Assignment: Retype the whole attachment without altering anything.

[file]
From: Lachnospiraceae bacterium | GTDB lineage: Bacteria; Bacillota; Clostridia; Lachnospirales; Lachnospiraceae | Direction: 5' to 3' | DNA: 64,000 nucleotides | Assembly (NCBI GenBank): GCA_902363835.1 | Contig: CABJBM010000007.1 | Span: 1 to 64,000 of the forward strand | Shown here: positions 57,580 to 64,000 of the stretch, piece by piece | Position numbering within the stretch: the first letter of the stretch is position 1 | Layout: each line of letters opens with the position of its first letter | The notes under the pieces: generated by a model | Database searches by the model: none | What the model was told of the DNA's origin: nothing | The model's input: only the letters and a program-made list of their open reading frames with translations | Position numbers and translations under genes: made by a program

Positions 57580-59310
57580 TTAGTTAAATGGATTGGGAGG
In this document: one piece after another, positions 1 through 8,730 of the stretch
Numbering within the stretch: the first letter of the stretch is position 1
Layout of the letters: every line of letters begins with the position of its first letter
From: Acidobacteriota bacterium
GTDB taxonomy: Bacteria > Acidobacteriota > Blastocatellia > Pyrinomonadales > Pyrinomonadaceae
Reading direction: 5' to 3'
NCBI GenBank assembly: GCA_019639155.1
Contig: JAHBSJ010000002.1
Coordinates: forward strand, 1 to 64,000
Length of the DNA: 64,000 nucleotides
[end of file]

From: Lachnospiraceae bacterium | GTDB lineage: Bacteria; Bacillota; Clostridia; Lachnospirales; Lachnospiraceae | Direction: 5' to 3' | DNA: 64,000 nucleotides | Assembly (NCBI GenBank): GCA_902363835.1 | Contig: CABJBM010000007.1 | Span: 1 to 64,000 of the forward strand | Shown here: positions 57,580 to 64,000 of the stretch, piece by piece | Position numbering within the stretch: the first letter of the stretch is position 1 | Layout: each line of letters opens with the position of its first letter | The notes under the pieces: generated by a model | Database searches by the model: none | What the model was told of the DNA's origin: nothing | The model's input: only the letters and a program-made list of their open reading frames with translations | Position numbers and translations under genes: made by a program

Positions 57580-59310
57580 TTAGTTAAATGGATTGGGAGG
In this document: one piece after another, positions 1 through 8,730 of the stretch
Numbering within the stretch: the first letter of the stretch is position 1
Layout of the letters: every line of letters begins with the position of its first letter
From: Acidobacteriota bacterium
GTDB taxonomy: Bacteria > Acidobacteriota > Blastocatellia > Pyrinomonadales > Pyrinomonadaceae
Reading direction: 5' to 3'
NCBI GenBank assembly: GCA_019639155.1
Contig: JAHBSJ010000002.1
Coordinates: forward strand, 1 to 64,000
Length of the DNA: 64,000 nucleotides